Mujeeb Alam

Pakistani Singers and Bands
Mujeeb Alam

Mujeeb Aalam February 4, 1948 was a Pakistani playback singer who had a short film career. His singing style was a mixture of Mehdi Hassan and Ahmad Rushdi’s style. He sang dozen of hit songs in late 1960s and remained popular with cinema viewers. However, he lost his popularity in mid 1970s as more versatile singers like Akhlaq Ahmed and A Nayyar entered Pakistan film industry.

Mujeeb Aalam was born in Kanpur, Uttar Pradesh, India in an Urdu speaking family. He started his film career in an unreleased film “Nargis” in 1964 but “Jalwa” (1966) was his debut film with a super hit song: “koi ja ke unn se kehdey” which was picturised on Darpan. Unfortunately, he got a short film career and was ignored by film musicians from the mid 1970s. His song tally is under hundred film songs.Mujeeb Alam lived in the long shadow of highly successful Pakistani singers in the mid-sixties. However, soon he made his own distinct way into the world of music. Essentially he was a very humorous person. He loved to exchange jokes and made friends easily. The song which brought over night fame for him was “Wo meray samnay tasweer banay baithay hain” (film: Chakori:1967, director: Ehtesham, composer: Robin Ghosh) Mujeeb won the Nigar Award for this song. Moreover, Mujeeb was highly successful in romantic scores as well. He recorded songs with almost all female singers of his time and all those duets were mega-hits.

Mujeeb Aalam was retired from films since 1979. He used to participate in private shows and musical programmes which were broadcast from Pakistan television and other channels. Mujeeb resided in Block J, North Nazimabad, Karachi, for quite some time. On Wednesday June 2, 2004, he suffered a heart attack in Karachi, which ended his life. He was 56 years of age.

I could not forget that brilliant rendering of Faiz’s Iss dhoop kinarey sham dhaley! Mujeeb Alam sang it for A.J. Kardar’s Qasam Uss Waqt kee, released in 1969, with his warmly vibrant voice that spoke volumes about the mix of dear wishes and secret sorrows that burgeoned in the bosom of all the truly patriotic Pakistanis at the fall of Dhaka. The song was composed beautifully by Suhail Rana. One can appreciate the versatility of this superb playback that he sang another totally different ditty in the same film, QUWK, which was the title song, Qasam uss waqt kee, written so fabulously by Josh Malihabadi. It was this undeniable talent that spelled Mujeeb Alam’s genius. The pathos and the vibrancy of his vocals hit anybody first up, the moment you listened to him.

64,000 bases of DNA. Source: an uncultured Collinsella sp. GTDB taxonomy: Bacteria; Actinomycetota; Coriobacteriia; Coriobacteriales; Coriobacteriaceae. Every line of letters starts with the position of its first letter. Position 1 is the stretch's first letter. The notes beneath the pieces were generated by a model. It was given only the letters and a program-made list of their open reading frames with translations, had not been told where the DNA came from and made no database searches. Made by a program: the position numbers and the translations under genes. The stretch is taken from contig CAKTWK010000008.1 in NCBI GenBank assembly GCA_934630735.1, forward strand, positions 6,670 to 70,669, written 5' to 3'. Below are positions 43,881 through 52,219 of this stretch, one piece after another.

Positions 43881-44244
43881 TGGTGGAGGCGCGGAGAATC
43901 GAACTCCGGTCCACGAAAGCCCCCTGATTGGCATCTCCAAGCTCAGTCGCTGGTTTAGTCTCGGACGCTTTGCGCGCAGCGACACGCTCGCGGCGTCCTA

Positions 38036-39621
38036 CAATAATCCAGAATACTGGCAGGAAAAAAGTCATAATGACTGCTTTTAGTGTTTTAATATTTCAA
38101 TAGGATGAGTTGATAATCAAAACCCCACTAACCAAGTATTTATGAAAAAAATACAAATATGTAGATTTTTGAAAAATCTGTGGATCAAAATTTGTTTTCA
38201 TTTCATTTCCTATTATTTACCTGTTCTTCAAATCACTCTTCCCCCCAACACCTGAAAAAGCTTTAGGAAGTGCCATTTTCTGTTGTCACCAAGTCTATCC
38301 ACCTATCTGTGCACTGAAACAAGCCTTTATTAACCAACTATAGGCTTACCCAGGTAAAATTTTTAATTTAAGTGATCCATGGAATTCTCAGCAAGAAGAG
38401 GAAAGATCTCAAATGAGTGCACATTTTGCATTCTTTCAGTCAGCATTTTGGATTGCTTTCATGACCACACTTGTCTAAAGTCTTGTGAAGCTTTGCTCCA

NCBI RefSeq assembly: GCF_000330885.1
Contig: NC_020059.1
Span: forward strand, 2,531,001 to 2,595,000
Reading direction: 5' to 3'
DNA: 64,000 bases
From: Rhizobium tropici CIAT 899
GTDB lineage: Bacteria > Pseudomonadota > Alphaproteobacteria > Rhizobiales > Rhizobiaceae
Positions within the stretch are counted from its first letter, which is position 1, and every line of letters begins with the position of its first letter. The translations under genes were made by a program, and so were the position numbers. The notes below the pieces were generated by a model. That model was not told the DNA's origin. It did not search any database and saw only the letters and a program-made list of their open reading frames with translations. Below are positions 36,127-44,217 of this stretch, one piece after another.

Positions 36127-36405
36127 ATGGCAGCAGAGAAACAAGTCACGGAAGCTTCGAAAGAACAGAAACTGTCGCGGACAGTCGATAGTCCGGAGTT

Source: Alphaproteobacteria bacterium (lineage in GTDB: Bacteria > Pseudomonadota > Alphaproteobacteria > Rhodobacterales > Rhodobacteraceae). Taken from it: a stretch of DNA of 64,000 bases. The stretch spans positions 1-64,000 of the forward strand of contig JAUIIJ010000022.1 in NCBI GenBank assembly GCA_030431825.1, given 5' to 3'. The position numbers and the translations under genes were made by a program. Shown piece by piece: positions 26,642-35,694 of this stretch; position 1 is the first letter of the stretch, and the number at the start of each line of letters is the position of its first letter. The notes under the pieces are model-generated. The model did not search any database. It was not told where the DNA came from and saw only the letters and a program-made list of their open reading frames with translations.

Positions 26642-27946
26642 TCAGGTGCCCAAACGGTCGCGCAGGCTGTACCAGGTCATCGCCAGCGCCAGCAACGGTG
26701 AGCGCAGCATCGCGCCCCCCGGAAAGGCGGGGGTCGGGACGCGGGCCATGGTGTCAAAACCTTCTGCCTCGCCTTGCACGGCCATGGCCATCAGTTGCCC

Mujeeb died on June 2nd, 2004, of a heart attack, but his ailment was not just car­diac arrest. Mujeeb felt denied. He felt unstable due to a lack of expression and exposure. He felt so depressed because he was still in sur, and yet he was not able to voice his appeal through his songs to talk of these times. He was full of that same melody, that warmth of life that turned the decibels into messages. Yet, the media was deaf to all his brilliant numbers. A year ago. when I first visited him in Liaquat National, he was in distress and had the doctor’s strict order not to talk too much, but when he saw me, he just kept on complaining that I never told him Talat Mehmood was my uncle. He for­got his own pain, and his eyes shed saline water, and he kept on repeating, “It is a criminal act, from you that you never told me you were Talat Mehmood’s nephew. He was my roohani mentor, he made me what I am today. Listening to Yeh hawa ych mat yeh chandni and other such songs, and singing along with those numbers made me Mujeeb Alam. Yet, you plain forgot to tell me that you are closely related to him!” I felt almost embar­rassed, because there were many patients in the ward and there were doc­tors and nurses hustling along. They were all looking at us. But, Mujeeb Alam forgot his own sufferings and kept shaking his head. “You didn’t mention such a treasure that belongs to your family!”